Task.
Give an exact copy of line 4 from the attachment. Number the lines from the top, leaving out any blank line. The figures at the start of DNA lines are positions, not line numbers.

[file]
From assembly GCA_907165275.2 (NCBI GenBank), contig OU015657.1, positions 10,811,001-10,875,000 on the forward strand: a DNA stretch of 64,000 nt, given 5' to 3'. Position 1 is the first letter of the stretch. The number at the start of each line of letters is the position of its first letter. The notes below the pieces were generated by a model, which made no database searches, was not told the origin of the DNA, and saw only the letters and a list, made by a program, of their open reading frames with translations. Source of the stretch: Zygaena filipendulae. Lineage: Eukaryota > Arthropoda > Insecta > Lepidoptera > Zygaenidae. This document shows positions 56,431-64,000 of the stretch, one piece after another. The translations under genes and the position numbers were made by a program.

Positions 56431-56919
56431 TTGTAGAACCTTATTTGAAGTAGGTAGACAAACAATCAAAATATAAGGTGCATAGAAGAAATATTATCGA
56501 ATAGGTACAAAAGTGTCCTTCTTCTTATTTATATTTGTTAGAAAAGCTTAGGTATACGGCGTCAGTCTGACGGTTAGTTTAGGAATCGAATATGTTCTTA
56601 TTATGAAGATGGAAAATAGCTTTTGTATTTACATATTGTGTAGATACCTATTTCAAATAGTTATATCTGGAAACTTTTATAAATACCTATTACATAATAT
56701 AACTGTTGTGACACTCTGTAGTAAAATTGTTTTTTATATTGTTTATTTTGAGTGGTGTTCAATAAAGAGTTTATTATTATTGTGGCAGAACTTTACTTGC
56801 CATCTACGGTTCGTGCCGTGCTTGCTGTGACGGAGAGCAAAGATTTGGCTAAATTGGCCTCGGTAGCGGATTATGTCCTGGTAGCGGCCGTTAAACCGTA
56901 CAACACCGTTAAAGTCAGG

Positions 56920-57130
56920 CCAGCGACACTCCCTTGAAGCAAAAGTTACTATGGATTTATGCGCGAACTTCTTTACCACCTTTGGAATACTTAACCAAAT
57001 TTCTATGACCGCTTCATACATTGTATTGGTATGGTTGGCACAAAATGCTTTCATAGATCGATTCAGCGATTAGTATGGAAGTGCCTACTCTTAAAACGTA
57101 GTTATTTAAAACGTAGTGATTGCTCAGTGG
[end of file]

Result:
56501 ATAGGTACAAAAGTGTCCTTCTTCTTATTTATATTTGTTAGAAAAGCTTAGGTATACGGCGTCAGTCTGACGGTTAGTTTAGGAATCGAATATGTTCTTA